Just visiting Retiro train station in downtown Buenos Aires is already a treat: it is a monumental building where the rich history of the city comes to the surface. The train heading to El Tigre looks way too modern for the elegance of Retiro, but it efficiently takes me to San Isidro, in some 40 minutes you step off the train in downtown San Isidro, a little over 20 km northwest of the Argentinian capital. I walk straight to the Avenida del Libertador, the very long avenue that starts in Buenos Aires and continues to San Fernando, which is even further north. Unlike the wide, busy street full of traffic of Buenos Aires, the avenue here actually is a charming cobblestone street lined by old trees whose roots push up the pavement. I walk north, and reach the neo-Gothic cathedral on tree-rich Plaza Mitre, which from here slopes down towards the Rio de la Plata. After a short peek inside, I wander the streets of the historic town of San Isidro.
Buildings here are one storey high, streets are narrow and most of them covered by cobblestones, most streets have trees, lanterns on the walls make them look even more romantic. I walk down a wider street, in the permanent shadow of old trees, turn, and walk towards the old train station of the Tren de la Costa. I pass a separate house which is completely covered by wall paintings, and the lower side of the Plaza Mitre, and walk down one of the quiet streets towards the Rio de la Plata where I find men fishing, one boy playing with a ball, and a couple having fun in the grass. After walking up a dead-end street, I reach the backside of the cathedral again, and turn left to reach the Quinta los Ombúes, a 16th century mansion which was inhabited until 2005 and now installed as a museum.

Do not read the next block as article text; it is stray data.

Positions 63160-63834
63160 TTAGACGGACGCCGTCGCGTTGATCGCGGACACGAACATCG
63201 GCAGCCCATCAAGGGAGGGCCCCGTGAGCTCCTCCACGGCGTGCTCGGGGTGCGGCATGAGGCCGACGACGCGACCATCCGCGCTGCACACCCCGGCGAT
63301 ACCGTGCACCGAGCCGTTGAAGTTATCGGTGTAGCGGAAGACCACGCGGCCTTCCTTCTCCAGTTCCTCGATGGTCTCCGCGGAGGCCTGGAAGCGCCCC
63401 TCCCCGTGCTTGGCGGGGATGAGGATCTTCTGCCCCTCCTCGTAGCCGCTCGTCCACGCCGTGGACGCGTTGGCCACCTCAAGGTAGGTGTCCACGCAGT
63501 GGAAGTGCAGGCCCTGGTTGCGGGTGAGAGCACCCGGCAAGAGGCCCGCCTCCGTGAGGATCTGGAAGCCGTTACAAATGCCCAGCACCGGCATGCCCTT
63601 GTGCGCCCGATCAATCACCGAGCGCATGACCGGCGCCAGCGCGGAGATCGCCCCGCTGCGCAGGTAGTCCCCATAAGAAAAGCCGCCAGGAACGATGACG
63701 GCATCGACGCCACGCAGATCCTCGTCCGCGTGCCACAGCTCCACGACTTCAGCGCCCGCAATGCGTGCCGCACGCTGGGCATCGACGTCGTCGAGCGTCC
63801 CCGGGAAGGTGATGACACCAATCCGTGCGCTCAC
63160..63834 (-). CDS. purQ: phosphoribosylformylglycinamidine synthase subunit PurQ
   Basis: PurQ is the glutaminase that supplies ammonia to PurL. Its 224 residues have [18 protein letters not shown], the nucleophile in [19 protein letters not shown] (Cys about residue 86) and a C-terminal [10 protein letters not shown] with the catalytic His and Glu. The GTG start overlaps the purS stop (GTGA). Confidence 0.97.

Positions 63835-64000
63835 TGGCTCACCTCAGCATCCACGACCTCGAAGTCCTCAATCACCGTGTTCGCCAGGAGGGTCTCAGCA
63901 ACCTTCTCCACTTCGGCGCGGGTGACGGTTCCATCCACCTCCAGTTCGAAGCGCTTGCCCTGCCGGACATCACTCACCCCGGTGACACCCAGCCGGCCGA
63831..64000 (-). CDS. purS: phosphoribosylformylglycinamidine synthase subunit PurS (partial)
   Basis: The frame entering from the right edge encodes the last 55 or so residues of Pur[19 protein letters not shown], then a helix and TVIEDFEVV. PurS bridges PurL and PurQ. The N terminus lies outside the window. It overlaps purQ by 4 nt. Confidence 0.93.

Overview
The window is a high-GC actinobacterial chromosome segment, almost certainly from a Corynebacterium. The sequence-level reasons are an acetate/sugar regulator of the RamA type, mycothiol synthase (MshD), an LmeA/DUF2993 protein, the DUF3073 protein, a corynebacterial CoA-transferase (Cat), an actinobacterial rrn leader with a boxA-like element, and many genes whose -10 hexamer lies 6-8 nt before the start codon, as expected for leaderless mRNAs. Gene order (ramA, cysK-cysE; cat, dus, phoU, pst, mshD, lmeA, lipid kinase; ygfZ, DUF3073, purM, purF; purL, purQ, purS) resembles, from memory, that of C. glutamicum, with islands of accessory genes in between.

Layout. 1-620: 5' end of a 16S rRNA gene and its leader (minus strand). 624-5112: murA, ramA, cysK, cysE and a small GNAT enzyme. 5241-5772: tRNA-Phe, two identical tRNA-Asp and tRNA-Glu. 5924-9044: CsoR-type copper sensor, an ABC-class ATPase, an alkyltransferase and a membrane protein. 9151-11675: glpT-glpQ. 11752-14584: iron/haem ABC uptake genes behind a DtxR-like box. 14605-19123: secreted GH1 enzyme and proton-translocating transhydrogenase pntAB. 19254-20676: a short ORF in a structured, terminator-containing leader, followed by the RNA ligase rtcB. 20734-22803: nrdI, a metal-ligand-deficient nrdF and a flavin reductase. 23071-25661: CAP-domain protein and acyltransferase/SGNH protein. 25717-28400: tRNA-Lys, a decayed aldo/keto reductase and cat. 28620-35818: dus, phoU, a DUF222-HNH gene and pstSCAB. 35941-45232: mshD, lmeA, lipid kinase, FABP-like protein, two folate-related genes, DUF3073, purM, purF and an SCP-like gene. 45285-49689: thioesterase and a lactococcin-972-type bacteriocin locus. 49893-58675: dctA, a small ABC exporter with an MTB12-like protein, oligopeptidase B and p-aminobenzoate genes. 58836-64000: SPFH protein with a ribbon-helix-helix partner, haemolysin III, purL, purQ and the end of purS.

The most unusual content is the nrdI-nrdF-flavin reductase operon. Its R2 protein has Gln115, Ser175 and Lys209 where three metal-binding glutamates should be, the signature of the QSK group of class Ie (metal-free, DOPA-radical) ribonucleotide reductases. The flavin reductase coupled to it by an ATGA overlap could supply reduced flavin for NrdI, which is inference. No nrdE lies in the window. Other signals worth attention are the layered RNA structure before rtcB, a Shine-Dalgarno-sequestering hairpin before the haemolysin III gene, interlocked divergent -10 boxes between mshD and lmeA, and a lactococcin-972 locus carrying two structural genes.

The courtyard, with its black and white tiles, arches carried by columns, colourful tiled bench, and hexagonal fountain with flowers right in the middle, is an attractive place. I walk the small museum, and enjoy the views over the lower parts of San Isidro towards the east, from the garden with its jacaranda tree. Every room has exhibits about life in this suburb of Buenos Aires. From here, I wander the streets and discover more monumental mansions, every single one unique. One of them looks particularly beautiful, has a tower, pink walls and green shutters, but seems closed until a car arrives and people come out; they turn out to be the workmen in the house. I have clearly reached the affluent part of San Isidro: even though there is almost no one in the streets, there are plenty of security staff in small posts on corners of the streets. It is getting dark, and time to walk back to the station to catch the train back to the city.
Personal travel impressions both in words and images from San Isidro Historic Town (). Clicking on the pictures enlarges them and enables you to send the picture as a free e-card or download it for personal use, for instance, on your weblog. Or click on the map above to visit more places close to San Isidro Historic Town.
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